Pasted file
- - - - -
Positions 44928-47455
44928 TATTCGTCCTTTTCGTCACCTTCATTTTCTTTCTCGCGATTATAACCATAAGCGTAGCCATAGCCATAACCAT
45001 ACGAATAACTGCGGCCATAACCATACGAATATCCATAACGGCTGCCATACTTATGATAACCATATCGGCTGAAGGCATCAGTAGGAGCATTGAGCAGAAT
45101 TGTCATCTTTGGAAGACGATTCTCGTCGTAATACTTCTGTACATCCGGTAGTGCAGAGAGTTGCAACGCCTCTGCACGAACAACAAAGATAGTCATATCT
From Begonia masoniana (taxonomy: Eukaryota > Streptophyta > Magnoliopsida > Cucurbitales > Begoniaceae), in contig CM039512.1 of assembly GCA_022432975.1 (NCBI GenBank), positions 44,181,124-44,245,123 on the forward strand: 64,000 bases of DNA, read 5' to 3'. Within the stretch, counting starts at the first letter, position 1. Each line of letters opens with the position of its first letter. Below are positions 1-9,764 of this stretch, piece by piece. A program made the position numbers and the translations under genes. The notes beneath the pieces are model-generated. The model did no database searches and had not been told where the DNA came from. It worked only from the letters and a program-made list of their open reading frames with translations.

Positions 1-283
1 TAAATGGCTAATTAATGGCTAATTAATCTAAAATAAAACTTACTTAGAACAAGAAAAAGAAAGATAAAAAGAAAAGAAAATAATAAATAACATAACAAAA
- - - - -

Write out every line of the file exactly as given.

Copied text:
Positions 44928-47455
44928 TATTCGTCCTTTTCGTCACCTTCATTTTCTTTCTCGCGATTATAACCATAAGCGTAGCCATAGCCATAACCAT
45001 ACGAATAACTGCGGCCATAACCATACGAATATCCATAACGGCTGCCATACTTATGATAACCATATCGGCTGAAGGCATCAGTAGGAGCATTGAGCAGAAT
45101 TGTCATCTTTGGAAGACGATTCTCGTCGTAATACTTCTGTACATCCGGTAGTGCAGAGAGTTGCAACGCCTCTGCACGAACAACAAAGATAGTCATATCT
From Begonia masoniana (taxonomy: Eukaryota > Streptophyta > Magnoliopsida > Cucurbitales > Begoniaceae), in contig CM039512.1 of assembly GCA_022432975.1 (NCBI GenBank), positions 44,181,124-44,245,123 on the forward strand: 64,000 bases of DNA, read 5' to 3'. Within the stretch, counting starts at the first letter, position 1. Each line of letters opens with the position of its first letter. Below are positions 1-9,764 of this stretch, piece by piece. A program made the position numbers and the translations under genes. The notes beneath the pieces are model-generated. The model did no database searches and had not been told where the DNA came from. It worked only from the letters and a program-made list of their open reading frames with translations.

Positions 1-283
1 TAAATGGCTAATTAATGGCTAATTAATCTAAAATAAAACTTACTTAGAACAAGAAAAAGAAAGATAAAAAGAAAAGAAAATAATAAATAACATAACAAAA